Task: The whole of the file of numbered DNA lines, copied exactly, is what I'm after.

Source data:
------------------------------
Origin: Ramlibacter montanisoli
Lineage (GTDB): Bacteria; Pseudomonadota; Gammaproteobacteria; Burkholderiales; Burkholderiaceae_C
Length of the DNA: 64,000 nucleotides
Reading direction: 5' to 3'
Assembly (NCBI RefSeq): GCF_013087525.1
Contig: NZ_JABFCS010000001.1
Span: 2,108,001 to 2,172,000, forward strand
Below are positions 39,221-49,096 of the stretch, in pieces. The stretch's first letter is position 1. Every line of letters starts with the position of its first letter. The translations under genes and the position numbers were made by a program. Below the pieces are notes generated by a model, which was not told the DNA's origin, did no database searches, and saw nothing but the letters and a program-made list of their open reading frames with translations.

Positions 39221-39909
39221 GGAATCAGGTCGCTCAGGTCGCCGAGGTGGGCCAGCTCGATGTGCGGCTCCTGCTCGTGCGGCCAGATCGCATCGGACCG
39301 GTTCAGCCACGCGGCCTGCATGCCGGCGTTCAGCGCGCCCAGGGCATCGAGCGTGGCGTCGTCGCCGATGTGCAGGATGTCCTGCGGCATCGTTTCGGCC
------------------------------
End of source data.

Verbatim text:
Origin: Ramlibacter montanisoli
Lineage (GTDB): Bacteria; Pseudomonadota; Gammaproteobacteria; Burkholderiales; Burkholderiaceae_C
Length of the DNA: 64,000 nucleotides
Reading direction: 5' to 3'
Assembly (NCBI RefSeq): GCF_013087525.1
Contig: NZ_JABFCS010000001.1
Span: 2,108,001 to 2,172,000, forward strand
Below are positions 39,221-49,096 of the stretch, in pieces. The stretch's first letter is position 1. Every line of letters starts with the position of its first letter. The translations under genes and the position numbers were made by a program. Below the pieces are notes generated by a model, which was not told the DNA's origin, did no database searches, and saw nothing but the letters and a program-made list of their open reading frames with translations.

Positions 39221-39909
39221 GGAATCAGGTCGCTCAGGTCGCCGAGGTGGGCCAGCTCGATGTGCGGCTCCTGCTCGTGCGGCCAGATCGCATCGGACCG
39301 GTTCAGCCACGCGGCCTGCATGCCGGCGTTCAGCGCGCCCAGGGCATCGAGCGTGGCGTCGTCGCCGATGTGCAGGATGTCCTGCGGCATCGTTTCGGCC